The Scarlet Letter: Wilderness vs. Civilization On the Election day, Dimmesdale walks past Hester and Pearl and ignores them, which evokes Pearl to ask her “Mother, was that the same minister that kissed me by the brook” (208)? Hester quickly whispers her to “Hold thy peace, dear little Pearl! We must not always talk in the marketplace of what happens to us in the forest” (208). This conversation takes place after Hester’s, Dimmesdale's, and Pearl’s encounter in the woods where Dimmesdale holds Hester in a loving embrace, rekindles their love, and disses Pearl. Pearl notices a change in the minister; therefore, questioning whether that was the same person they met in the forest. Pearl’s question suggests that Dimmesdale is a different person in the confines of the town where he ignores them as opposed to the boundless forest where he shows them love. Pearl recognizes Dimmesdale as a minister in the marketplace, suggesting that his reputation and occupation is imperative in distinguishing people from others in the setting of the civilized town. In the civilized society, the minister, who is respected and has a valued reputation, cannot be seen talking to the Hester and Pearl who are known as the exiled sinner and the devil’s offspring. Personalities and identities change in the town because different rules and hierarchies exist compared to the forest. Hester tells Pearl to stop talking about the forest and the subsequent encounter with Dimmesdale because the townspeople do not know and would not approve of their Hester and Dimmesdale's plan to escape the Puritan town. This topic of running away together cannot be spoken in the town, yet it can be freely discussed in the forest, suggesting that the forest provides a certain level of freedom that the civilized society does not have. The town and the forest represent different systems of behavior. The town represents a civilization that is rule bound where actions are a public spectacle and have the potential for repercussions. The forest represents a space where human laws and societies rules does not exist, but a natural authority exists where identities are free to reinvent themselves. The new loving relationships between Dimmesdale, Hester and Pearl and the words of freedom can only exist in the forest because the secrecy of these words and the unrecognizable change of identity in Dimmesdale suggests that some concepts and fantasies only survive in the forest under natural authority. However, the forest natural authority can sometimes exist in civilized society like when Dimmesdale emerges out of the woods a changed man and loses his iron frame work and strict belief in Scripture. The rules and identities that exist in the forest can coexist side and side with the laws of civilization as shown where Hester chooses to live in her cottage on the outskirts of town. What do the differences between civilized society and the forest suggest about the novel’s view of the way the different sets of laws affect people who encounter both ways of life?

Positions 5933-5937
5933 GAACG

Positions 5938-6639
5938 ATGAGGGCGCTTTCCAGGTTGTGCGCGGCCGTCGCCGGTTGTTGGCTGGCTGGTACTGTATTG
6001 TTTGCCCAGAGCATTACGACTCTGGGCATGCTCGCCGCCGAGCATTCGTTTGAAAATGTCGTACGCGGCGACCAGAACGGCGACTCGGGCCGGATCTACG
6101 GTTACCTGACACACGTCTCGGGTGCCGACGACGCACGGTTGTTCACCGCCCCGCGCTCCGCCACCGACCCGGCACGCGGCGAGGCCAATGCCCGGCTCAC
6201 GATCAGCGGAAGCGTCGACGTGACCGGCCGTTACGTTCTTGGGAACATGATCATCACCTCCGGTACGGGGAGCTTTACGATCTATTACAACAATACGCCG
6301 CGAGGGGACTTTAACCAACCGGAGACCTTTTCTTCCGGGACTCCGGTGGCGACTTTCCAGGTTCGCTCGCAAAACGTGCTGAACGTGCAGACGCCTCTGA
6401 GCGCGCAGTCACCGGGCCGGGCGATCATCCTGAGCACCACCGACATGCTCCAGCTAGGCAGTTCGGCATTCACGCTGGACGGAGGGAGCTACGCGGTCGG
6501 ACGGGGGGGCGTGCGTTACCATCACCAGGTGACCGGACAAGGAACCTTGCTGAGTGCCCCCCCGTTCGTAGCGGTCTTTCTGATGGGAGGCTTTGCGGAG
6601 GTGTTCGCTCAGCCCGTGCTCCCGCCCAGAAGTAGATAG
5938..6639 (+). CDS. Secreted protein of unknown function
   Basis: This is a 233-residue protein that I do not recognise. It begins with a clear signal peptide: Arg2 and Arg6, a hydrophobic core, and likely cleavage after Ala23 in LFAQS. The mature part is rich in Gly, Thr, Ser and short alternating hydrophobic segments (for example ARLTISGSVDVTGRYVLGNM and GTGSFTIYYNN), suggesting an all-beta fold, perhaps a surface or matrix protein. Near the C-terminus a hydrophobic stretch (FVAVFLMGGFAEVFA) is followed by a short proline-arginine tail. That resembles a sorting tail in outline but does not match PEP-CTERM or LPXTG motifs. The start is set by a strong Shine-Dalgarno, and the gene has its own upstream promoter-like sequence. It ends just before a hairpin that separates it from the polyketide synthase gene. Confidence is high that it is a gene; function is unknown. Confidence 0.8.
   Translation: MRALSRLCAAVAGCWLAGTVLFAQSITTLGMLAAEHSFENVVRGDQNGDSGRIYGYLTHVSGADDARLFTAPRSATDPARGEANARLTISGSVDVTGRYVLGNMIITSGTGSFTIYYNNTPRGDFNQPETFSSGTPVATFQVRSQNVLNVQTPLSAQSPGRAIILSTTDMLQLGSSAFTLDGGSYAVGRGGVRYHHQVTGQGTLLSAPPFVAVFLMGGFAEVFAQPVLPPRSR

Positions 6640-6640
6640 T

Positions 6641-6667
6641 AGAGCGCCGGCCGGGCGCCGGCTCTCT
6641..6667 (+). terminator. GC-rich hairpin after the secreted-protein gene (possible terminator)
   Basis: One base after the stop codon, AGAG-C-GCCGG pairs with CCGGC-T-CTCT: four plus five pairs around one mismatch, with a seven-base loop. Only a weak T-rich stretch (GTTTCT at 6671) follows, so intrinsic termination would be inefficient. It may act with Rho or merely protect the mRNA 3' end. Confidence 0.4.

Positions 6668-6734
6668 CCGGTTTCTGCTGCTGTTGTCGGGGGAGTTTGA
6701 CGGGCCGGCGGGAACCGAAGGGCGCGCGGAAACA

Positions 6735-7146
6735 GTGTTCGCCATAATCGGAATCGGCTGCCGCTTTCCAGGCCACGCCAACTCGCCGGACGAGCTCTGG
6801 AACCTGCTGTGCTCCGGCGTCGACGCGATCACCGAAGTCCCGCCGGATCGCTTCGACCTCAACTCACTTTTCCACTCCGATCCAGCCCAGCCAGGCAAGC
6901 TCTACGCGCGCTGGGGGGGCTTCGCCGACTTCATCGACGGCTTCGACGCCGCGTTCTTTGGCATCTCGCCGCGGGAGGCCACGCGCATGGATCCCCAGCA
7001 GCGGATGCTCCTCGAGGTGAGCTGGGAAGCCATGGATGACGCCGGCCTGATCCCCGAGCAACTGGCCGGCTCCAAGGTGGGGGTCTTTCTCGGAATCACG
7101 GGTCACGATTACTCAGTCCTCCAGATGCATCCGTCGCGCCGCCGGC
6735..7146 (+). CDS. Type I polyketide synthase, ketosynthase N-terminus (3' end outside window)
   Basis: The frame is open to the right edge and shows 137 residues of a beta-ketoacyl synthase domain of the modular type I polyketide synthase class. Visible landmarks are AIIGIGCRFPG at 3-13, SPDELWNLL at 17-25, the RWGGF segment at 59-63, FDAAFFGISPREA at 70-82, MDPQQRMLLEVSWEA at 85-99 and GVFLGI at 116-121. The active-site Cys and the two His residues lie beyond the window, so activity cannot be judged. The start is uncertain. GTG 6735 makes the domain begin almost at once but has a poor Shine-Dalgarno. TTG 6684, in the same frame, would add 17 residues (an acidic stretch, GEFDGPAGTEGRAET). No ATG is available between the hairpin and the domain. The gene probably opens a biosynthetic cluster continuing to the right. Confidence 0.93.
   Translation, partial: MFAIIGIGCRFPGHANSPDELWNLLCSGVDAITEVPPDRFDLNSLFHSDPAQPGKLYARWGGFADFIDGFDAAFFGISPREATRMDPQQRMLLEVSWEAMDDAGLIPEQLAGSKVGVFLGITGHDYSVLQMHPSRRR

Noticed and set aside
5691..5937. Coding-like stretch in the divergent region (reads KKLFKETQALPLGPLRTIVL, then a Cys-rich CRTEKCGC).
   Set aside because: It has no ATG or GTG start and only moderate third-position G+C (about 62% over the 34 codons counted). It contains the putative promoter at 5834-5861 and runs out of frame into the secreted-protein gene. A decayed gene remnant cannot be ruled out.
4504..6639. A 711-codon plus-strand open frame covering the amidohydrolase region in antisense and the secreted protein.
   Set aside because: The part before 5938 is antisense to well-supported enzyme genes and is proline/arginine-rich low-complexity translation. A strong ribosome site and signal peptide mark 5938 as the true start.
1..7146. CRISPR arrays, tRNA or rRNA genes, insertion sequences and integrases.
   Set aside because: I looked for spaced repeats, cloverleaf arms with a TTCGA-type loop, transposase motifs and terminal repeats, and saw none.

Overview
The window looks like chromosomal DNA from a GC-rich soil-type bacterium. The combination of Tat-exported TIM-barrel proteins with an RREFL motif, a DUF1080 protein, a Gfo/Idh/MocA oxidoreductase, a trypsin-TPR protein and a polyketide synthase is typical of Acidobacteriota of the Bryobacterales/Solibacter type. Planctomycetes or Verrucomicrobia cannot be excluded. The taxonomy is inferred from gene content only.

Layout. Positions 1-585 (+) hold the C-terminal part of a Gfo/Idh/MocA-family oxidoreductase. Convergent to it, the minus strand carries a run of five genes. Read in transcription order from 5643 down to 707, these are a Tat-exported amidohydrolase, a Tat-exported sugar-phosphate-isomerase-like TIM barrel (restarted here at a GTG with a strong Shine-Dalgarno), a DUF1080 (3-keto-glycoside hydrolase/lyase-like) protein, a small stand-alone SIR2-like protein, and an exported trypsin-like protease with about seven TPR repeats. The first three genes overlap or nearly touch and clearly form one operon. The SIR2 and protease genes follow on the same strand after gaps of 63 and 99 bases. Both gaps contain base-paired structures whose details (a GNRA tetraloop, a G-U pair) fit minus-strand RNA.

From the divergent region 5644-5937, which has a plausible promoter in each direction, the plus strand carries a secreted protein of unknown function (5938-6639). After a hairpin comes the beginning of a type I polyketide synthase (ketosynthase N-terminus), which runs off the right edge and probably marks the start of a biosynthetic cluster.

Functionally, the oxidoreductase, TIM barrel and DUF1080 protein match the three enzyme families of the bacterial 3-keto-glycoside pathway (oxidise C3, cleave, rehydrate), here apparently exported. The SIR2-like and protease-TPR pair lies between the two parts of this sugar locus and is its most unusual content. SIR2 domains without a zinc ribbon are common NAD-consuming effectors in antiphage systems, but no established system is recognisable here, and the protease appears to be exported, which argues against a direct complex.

When Dimmesdale emerges out of the woods after his interview with Hester and Pearl, he enters town with “indicated no external change, but so sudden and important a change in the spectator of the familiar scene” (189). Dimmesdale sees things that are familiar to him, yet they are somehow different to him. Dimmesdale’s internal change of speculation suggests that he experiences a change of perspective when he comes out of the forest. This changed view within Dimmesdale is “In truth, nothing short of a total change of dynasty and moral code” (190). Dimmesdale’s “moral code” has been altered to such an extent that he no longer can distinguish between good and bad. The thoughts and inner framework that lived within Dimmesdale before he encountered Hester and Pearl in the woods had become usurped by a different thoughts, much like a dynasty’s old rules and customs